In his article “On Originality in Children’s Poetry” in the May 2005 Magazine, Lewis referenced T.S. Eliot’s observation that “Immature poets imitate; mature poets steal; bad poets deface what they take, and good poets make it into something better, or at least something different.” Lewis went on to say,
If you read contemporary children’s poetry with some knowledge of the grand tradition from which it flows, only tone deafness can keep you from hearing echoes of the past: the lambent lines of worthies like Christina Rossetti, Langston Hughes, and Robert Louis Stevenson in gentle poems, or the inspired wordplay of David McCord and John Ciardi in nonsense verse. . . .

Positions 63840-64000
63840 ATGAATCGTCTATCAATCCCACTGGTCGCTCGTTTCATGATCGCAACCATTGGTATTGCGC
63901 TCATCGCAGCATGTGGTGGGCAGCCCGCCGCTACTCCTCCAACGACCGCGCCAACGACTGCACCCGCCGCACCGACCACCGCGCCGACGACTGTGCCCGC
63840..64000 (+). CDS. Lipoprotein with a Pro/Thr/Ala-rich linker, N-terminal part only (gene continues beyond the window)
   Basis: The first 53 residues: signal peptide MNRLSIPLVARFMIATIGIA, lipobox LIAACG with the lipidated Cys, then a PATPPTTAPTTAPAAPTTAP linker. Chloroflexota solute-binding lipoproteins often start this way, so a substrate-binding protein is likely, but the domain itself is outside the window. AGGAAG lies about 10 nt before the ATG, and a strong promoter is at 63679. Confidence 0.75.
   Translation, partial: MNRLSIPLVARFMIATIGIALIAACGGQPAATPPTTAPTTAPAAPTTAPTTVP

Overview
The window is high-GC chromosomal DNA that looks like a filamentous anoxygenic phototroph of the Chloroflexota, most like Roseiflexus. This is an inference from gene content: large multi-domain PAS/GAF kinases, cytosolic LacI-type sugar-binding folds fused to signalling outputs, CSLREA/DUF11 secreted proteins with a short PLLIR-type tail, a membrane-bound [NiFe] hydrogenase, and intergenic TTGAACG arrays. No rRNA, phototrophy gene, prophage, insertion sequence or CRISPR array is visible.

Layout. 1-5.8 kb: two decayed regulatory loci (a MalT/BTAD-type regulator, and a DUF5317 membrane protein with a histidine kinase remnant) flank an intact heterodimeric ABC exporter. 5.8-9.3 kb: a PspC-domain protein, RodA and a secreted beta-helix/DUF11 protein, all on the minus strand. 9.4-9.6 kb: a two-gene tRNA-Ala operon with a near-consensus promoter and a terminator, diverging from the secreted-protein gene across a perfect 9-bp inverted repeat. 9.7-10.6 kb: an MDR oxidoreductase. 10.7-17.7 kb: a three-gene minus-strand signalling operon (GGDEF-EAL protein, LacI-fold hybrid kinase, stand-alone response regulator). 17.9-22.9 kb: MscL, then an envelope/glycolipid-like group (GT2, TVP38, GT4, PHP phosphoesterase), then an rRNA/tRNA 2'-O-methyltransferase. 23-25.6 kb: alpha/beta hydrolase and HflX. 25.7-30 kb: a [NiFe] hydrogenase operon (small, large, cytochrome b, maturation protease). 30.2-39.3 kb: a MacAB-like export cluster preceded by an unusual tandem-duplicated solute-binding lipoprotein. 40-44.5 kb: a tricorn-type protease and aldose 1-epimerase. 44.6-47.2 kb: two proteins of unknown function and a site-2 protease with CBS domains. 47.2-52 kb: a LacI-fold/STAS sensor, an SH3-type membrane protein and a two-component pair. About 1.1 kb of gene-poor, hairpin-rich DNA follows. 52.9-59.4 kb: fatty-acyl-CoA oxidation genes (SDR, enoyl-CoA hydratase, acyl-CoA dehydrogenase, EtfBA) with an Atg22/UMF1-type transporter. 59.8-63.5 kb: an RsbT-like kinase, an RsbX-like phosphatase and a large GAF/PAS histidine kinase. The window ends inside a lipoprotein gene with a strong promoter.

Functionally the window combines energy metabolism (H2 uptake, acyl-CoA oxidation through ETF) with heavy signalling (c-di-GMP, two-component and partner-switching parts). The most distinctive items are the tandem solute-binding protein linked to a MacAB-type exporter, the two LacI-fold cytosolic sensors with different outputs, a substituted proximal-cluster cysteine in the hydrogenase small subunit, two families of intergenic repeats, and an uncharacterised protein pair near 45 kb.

My own benefactors range from Eliot himself, Auden, Housman, Lear, Carroll, the Carryls—Charles and Guy, père and fils—to many other lesser-known nineteenth- and twentieth-century toilers in poetry, nonsense, and light verse. I happily confess my felonies. When poets stand on the shoulders of their forebears, they should do so with a lightness, not to say airiness, that bespeaks respect for the tradition and an unimpeachable commitment to originality.
Clearly, the man knows what he’s talking about: his knowledge of poetic tradition informs the originality of his own work. Congratulations to Mr. Lewis.